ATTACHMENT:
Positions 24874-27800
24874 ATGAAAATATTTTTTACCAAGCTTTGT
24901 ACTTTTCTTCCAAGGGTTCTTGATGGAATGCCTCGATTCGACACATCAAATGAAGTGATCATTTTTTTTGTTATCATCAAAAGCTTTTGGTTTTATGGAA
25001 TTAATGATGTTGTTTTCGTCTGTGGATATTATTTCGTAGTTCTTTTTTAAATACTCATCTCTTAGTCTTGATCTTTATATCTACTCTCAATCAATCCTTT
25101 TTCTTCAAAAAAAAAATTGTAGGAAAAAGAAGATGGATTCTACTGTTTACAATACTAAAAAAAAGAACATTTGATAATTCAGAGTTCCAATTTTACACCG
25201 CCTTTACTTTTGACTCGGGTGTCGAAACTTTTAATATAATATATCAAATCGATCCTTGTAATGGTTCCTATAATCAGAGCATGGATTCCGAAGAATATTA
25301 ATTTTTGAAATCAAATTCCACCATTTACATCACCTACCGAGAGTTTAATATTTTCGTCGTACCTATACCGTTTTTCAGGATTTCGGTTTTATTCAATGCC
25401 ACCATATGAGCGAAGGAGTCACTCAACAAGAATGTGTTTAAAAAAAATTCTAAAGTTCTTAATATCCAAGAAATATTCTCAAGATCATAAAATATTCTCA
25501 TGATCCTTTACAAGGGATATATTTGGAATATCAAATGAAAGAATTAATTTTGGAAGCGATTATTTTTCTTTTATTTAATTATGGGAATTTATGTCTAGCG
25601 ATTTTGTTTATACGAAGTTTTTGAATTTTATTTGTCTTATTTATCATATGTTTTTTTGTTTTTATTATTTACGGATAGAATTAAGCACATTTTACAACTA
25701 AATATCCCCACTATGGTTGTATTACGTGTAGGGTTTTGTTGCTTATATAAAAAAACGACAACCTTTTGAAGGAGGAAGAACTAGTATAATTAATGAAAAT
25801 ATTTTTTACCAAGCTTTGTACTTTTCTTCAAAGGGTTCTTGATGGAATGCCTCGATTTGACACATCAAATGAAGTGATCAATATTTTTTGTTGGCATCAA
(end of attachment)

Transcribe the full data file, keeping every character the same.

Positions 24874-27800
24874 ATGAAAATATTTTTTACCAAGCTTTGT
24901 ACTTTTCTTCCAAGGGTTCTTGATGGAATGCCTCGATTCGACACATCAAATGAAGTGATCATTTTTTTTGTTATCATCAAAAGCTTTTGGTTTTATGGAA
25001 TTAATGATGTTGTTTTCGTCTGTGGATATTATTTCGTAGTTCTTTTTTAAATACTCATCTCTTAGTCTTGATCTTTATATCTACTCTCAATCAATCCTTT
25101 TTCTTCAAAAAAAAAATTGTAGGAAAAAGAAGATGGATTCTACTGTTTACAATACTAAAAAAAAGAACATTTGATAATTCAGAGTTCCAATTTTACACCG
25201 CCTTTACTTTTGACTCGGGTGTCGAAACTTTTAATATAATATATCAAATCGATCCTTGTAATGGTTCCTATAATCAGAGCATGGATTCCGAAGAATATTA
25301 ATTTTTGAAATCAAATTCCACCATTTACATCACCTACCGAGAGTTTAATATTTTCGTCGTACCTATACCGTTTTTCAGGATTTCGGTTTTATTCAATGCC
25401 ACCATATGAGCGAAGGAGTCACTCAACAAGAATGTGTTTAAAAAAAATTCTAAAGTTCTTAATATCCAAGAAATATTCTCAAGATCATAAAATATTCTCA
25501 TGATCCTTTACAAGGGATATATTTGGAATATCAAATGAAAGAATTAATTTTGGAAGCGATTATTTTTCTTTTATTTAATTATGGGAATTTATGTCTAGCG
25601 ATTTTGTTTATACGAAGTTTTTGAATTTTATTTGTCTTATTTATCATATGTTTTTTTGTTTTTATTATTTACGGATAGAATTAAGCACATTTTACAACTA
25701 AATATCCCCACTATGGTTGTATTACGTGTAGGGTTTTGTTGCTTATATAAAAAAACGACAACCTTTTGAAGGAGGAAGAACTAGTATAATTAATGAAAAT
25801 ATTTTTTACCAAGCTTTGTACTTTTCTTCAAAGGGTTCTTGATGGAATGCCTCGATTTGACACATCAAATGAAGTGATCAATATTTTTTGTTGGCATCAA